[the following is an abridgement]

When she heard the news that Musailama had killed her son Habib, she swore an oath to God that she would kill Musailama or die trying, and she participated in combat in the battle of Yamamah (waged against Musailama). She sustained twelve wounds in that battle and her hand was lopped off. [Musailama was killed in the battle.]

She also participated in combat at the Battle of Uhud (much earlier), and was party to the Pledge of Ridwan as well.

1. Busra bint Safwan bin Nawfal al Qurashiya al Asdiya. She was the niece of Waraqa bin Nawfal (the man whom Khadija consulted about Muhammad's prophethood after the earliest revelation). Ibn al Athir ays her mother was Salima bint Umayah al Silmiya. Busra was the wife of Al Mughirah bin Abi al As, and she had a daughter Aisha with him. Then Marwan b. al Hakam married her and according to one (dubious) source, she had a son Abd al Malik with him. Other's say the mother of Marwan's son Abd al Malik was the daughter of "Muawiya brother of Mughira."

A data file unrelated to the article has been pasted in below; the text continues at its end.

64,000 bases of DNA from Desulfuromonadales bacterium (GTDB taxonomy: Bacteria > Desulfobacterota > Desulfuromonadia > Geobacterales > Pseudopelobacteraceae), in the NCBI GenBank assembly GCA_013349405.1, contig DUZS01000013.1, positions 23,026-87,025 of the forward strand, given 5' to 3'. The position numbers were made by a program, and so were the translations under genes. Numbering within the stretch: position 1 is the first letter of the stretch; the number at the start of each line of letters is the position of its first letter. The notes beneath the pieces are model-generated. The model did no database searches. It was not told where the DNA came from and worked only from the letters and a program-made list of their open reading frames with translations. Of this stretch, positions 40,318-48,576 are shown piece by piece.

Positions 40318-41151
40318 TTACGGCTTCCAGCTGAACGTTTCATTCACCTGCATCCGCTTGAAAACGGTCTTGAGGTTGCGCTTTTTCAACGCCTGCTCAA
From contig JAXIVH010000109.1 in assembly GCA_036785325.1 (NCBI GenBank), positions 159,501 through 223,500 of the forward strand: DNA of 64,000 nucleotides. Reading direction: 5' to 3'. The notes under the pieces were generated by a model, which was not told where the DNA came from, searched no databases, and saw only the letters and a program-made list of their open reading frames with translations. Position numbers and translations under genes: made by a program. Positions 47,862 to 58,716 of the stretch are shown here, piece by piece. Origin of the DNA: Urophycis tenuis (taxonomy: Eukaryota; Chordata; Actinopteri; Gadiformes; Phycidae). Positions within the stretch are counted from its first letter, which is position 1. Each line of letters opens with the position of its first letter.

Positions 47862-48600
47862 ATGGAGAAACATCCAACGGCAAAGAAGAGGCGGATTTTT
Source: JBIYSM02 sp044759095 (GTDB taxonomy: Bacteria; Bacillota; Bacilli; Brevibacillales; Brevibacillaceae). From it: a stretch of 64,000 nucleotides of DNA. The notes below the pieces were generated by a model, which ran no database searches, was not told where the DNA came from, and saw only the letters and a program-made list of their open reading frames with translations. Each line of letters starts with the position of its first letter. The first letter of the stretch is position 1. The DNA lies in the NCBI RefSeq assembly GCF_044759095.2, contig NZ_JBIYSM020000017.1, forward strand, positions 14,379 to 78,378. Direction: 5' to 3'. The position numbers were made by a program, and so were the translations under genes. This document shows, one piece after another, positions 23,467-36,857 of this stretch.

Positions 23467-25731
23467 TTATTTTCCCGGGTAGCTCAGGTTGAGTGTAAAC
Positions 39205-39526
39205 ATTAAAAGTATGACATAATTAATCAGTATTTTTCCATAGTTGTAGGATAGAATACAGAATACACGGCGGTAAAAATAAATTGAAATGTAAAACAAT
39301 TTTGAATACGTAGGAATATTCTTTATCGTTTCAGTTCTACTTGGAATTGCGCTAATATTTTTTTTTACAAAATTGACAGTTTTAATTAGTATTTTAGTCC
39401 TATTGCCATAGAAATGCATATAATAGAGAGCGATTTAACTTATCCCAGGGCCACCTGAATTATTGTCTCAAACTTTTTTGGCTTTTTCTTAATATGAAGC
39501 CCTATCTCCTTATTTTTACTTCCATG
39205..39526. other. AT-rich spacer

Busra narrated [hadith] from the Prophet, peace and prayers be upon him, and Marwan b. al Hakam narrated on her authority as did Urwa b. al Zubair, Sa'eed b. al Musayyib, and other prominent persons of the generation following the Companions.* Al Shafii says Busra was an early Muslim and made the Hijrah. Mus'ab says she was one of the women who took the Pledge. Amr b. Shuaib said, She was my maternal aunt; she narrates a hadith about [what happens to wudu in the case of] touching one's member, and she was a hairdresser who used to coiff the women in Makkah.